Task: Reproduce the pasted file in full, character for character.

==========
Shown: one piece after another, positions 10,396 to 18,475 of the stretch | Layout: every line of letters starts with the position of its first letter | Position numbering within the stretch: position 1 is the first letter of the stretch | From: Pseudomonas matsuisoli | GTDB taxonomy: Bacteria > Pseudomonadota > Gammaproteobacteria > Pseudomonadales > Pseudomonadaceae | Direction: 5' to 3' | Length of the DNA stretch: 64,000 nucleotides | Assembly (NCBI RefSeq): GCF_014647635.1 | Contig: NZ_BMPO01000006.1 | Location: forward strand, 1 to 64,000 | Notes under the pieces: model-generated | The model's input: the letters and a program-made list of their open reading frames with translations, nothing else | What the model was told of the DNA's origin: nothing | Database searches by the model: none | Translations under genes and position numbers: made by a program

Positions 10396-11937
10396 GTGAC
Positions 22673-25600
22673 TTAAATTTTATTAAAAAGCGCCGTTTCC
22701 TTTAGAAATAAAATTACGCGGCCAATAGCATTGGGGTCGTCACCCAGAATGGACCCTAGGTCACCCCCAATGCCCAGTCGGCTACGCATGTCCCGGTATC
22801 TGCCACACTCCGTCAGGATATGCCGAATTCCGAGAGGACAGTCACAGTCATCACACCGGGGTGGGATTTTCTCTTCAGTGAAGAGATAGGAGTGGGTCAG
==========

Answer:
Shown: one piece after another, positions 10,396 to 18,475 of the stretch | Layout: every line of letters starts with the position of its first letter | Position numbering within the stretch: position 1 is the first letter of the stretch | From: Pseudomonas matsuisoli | GTDB taxonomy: Bacteria > Pseudomonadota > Gammaproteobacteria > Pseudomonadales > Pseudomonadaceae | Direction: 5' to 3' | Length of the DNA stretch: 64,000 nucleotides | Assembly (NCBI RefSeq): GCF_014647635.1 | Contig: NZ_BMPO01000006.1 | Location: forward strand, 1 to 64,000 | Notes under the pieces: model-generated | The model's input: the letters and a program-made list of their open reading frames with translations, nothing else | What the model was told of the DNA's origin: nothing | Database searches by the model: none | Translations under genes and position numbers: made by a program

Positions 10396-11937
10396 GTGAC
Positions 22673-25600
22673 TTAAATTTTATTAAAAAGCGCCGTTTCC
22701 TTTAGAAATAAAATTACGCGGCCAATAGCATTGGGGTCGTCACCCAGAATGGACCCTAGGTCACCCCCAATGCCCAGTCGGCTACGCATGTCCCGGTATC
22801 TGCCACACTCCGTCAGGATATGCCGAATTCCGAGAGGACAGTCACAGTCATCACACCGGGGTGGGATTTTCTCTTCAGTGAAGAGATAGGAGTGGGTCAG